Administrator Stephen Johnson has become a familiar face on Capitol Hill because of his controversial stewardship of the Environmental Protection Agency. Life in the spotlight is something new for Johnson, 57, who spent most of his 27 years at EPA as a midlevel bureaucrat. Insiders describe the administrator as a congenial, go-along-to-get-along kind of person who enjoys the perks of his office. The following are excerpts from his March 28 interview with National Journal.
NJ: You recently scrapped a staff proposal to regulate car and truck emissions under the Clean Air Act as directed in the Supreme Court's global-warming decision [PDF]. Why start over?
Johnson: Here's what happened. As the agency was preparing its regulations, Congress passed the Energy Independence and Security Act, raising the fuel-efficiency standards for cars and trucks. People tend to forget that the primary way to control carbon dioxide emissions from automobiles is through fuel economy. There isn't a catalytic converter that you just put in and capture the greenhouse-gas emissions.
Also, at the same time, it became very apparent to me that a decision spotlighting just cars and trucks would have had significant implications under the Clean Air Act [requiring EPA to regulate] stationary sources, whether they are factories or coal-fired power plants or hospitals or schools. And so I took an approach to look at the implications of the Clean Air Act across all the sources.
NJ: You recently issued an ozone pollution limit that's weaker than the one unanimously recommended by EPA's independent Clean Air Scientific Advisory Committee. Why?
Johnson: The law requires that I make a decision and set a [primary] standard that is requisite to protect public health with an adequate margin of safety. CASAC chose a [pollution cap] within the range of 60 to 70 [parts per billion of ozone]. After CASAC met, we did additional evaluation. I concluded that there was additional uncertainty [about the scientific data]. So I went to a 75 ppb level to make sure there was an adequate margin of safety.
NJ: Did the White House force you to change the ozone standard?
Johnson: Well, the health protective standard was my decision, and my decision alone. The only issue [that the White House changed] was the form of the secondary standard [to protect "public welfare," including animals, vegetation, and crops]. It was a policy judgment, not an issue of protectiveness of the environment. The form of the standard, that policy decision, went all the way to the president. And certainly I agree with that policy direction.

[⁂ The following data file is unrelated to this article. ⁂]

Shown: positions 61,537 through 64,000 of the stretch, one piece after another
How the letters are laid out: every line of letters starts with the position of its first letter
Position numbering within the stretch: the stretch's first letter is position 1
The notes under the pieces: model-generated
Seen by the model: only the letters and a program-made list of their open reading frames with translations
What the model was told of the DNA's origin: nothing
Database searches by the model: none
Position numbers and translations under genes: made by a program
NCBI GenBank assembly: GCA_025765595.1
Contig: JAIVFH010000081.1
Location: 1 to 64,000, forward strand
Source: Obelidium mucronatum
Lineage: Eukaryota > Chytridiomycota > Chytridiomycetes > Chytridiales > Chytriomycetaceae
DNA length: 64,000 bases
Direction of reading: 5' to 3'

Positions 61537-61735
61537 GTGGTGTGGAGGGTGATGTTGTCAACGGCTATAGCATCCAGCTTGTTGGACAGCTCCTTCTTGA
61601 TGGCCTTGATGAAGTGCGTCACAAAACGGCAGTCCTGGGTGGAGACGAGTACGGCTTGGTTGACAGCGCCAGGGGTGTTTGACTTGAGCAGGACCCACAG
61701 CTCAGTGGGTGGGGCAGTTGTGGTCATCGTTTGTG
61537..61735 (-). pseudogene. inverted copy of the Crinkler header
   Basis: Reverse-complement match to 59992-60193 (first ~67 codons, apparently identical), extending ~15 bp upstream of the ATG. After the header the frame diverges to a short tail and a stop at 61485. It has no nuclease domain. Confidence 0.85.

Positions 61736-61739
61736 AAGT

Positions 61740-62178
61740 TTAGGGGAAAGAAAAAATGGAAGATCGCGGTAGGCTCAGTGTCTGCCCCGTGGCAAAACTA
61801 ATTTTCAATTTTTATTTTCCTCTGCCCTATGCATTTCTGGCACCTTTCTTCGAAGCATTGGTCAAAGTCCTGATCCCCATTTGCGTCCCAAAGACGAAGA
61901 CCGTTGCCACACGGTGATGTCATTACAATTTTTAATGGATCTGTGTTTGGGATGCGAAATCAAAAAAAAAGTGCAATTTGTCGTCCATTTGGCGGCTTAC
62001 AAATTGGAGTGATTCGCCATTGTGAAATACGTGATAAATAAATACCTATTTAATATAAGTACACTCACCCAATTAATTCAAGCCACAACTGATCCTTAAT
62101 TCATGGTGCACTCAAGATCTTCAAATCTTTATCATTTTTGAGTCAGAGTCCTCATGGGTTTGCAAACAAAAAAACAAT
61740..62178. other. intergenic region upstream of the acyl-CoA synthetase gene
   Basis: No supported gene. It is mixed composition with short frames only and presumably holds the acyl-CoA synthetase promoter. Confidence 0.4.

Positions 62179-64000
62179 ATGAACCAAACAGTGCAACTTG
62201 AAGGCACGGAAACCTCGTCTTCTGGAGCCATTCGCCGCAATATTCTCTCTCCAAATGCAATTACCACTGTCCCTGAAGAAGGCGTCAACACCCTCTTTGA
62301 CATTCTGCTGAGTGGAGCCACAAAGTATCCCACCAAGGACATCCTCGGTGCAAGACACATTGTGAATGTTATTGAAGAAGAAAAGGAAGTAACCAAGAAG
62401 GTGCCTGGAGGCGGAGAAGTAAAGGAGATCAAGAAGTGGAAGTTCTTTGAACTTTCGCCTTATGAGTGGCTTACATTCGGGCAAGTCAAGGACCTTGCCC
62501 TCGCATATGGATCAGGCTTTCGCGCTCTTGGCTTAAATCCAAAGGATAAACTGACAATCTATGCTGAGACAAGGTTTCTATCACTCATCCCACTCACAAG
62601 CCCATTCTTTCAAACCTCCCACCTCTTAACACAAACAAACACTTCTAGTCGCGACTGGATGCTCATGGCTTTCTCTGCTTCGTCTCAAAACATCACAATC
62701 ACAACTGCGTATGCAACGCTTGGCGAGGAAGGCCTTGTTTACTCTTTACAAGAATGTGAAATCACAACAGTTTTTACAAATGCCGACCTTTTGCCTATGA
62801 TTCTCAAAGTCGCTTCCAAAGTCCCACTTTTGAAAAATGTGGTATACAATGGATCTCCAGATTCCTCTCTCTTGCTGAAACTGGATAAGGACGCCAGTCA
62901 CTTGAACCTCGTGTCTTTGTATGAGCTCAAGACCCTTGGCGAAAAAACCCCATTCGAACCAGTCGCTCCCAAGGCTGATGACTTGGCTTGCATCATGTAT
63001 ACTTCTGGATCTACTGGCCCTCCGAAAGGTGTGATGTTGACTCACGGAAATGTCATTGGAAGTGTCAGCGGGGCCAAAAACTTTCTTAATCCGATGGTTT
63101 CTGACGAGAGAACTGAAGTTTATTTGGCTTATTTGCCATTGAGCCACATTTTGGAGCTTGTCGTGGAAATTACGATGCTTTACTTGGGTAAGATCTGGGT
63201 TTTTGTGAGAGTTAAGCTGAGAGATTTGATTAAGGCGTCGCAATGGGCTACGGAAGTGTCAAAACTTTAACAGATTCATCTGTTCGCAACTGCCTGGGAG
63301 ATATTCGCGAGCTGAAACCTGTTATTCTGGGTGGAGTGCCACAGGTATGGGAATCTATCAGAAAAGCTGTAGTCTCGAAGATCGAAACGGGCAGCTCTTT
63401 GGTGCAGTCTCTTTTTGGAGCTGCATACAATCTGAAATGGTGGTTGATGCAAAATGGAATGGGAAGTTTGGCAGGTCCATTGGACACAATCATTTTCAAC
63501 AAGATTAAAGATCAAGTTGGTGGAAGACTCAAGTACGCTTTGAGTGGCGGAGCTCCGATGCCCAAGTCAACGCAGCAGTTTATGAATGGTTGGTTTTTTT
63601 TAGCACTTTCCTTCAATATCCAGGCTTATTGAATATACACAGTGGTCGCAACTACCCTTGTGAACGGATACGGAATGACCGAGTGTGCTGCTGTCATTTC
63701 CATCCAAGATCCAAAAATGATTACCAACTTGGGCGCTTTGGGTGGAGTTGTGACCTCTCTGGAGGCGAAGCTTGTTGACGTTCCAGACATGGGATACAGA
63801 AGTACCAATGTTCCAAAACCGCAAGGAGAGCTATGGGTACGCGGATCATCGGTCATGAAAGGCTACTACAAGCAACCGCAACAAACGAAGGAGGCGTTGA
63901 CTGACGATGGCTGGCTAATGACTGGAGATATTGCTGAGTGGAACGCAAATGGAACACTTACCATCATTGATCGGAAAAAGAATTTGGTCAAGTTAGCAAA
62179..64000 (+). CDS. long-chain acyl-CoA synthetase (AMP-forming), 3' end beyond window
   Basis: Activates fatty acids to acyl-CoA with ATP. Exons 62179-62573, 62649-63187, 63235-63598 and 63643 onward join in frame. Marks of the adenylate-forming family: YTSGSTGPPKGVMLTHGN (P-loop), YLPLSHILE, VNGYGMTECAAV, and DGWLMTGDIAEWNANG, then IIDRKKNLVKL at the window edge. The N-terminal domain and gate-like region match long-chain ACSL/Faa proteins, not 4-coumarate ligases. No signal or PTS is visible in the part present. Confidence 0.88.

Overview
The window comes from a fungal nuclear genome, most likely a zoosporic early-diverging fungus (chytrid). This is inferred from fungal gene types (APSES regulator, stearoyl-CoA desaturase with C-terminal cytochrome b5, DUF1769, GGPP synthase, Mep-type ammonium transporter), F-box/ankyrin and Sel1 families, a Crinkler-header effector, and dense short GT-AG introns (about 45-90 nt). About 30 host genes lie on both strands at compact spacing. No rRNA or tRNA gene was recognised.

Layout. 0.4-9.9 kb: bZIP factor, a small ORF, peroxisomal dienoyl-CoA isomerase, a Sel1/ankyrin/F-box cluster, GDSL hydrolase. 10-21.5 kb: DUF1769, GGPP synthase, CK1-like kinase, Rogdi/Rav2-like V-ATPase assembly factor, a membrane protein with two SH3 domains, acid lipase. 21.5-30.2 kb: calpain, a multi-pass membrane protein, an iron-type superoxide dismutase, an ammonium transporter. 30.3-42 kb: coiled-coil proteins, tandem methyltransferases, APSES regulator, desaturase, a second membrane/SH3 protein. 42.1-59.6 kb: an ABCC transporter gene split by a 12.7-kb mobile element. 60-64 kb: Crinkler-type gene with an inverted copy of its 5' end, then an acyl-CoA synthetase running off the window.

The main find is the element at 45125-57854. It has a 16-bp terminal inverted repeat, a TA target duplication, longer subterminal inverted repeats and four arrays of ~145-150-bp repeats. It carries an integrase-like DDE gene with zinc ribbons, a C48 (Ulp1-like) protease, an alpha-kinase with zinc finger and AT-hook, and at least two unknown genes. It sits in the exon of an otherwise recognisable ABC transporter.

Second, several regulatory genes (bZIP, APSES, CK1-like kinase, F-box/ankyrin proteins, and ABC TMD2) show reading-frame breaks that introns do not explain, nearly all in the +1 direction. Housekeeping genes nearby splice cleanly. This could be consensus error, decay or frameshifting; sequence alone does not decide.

NJ: Critics allege that EPA staff members opposed your decision denying California's request for a waiver to develop its own program for controlling greenhouse-gas emissions. True?
Johnson: What was presented to me was a range of options, all of which were legally defensible. And that range included denial of the petition. Under the Clean Air Act there are three criteria for denying a waiver. One of them is whether there are compelling and extraordinary conditions for California that make [it] unique. But California is not unique [in how it will be affected by climate change]. This is a global problem.
NJ: You've been accused of ignoring EPA experts and caving in to White House orders on environmental issues.
Johnson: That is the furthest thing from the truth. Each of these decisions is my decision, my decision alone. One of the things that I've learned in my 27 years at EPA and being in a variety of decision-making capacities is that it's not a popularity contest. I need to understand what the law directs me to do, and understand what the science also directs me to do, and then, ultimately, what is the appropriate public policy, given those. These are not easy decisions. I completely reject the fact that I don't listen to my staff.
NJ: Congress is concerned that you're spending $280,000 for a two-week trip to Australia.
Johnson: It's all part of the continuing collaboration between Australia and the United States. I, as administrator, have taken a very limited number of international trips. It's an important trip, and we're very open and transparent about our activities. This [congressional criticism] is much ado about nothing and certainly might be viewed by some as an unnecessary outburst of concern when we ought to be doing orderly business with our international partners to help improve the environment.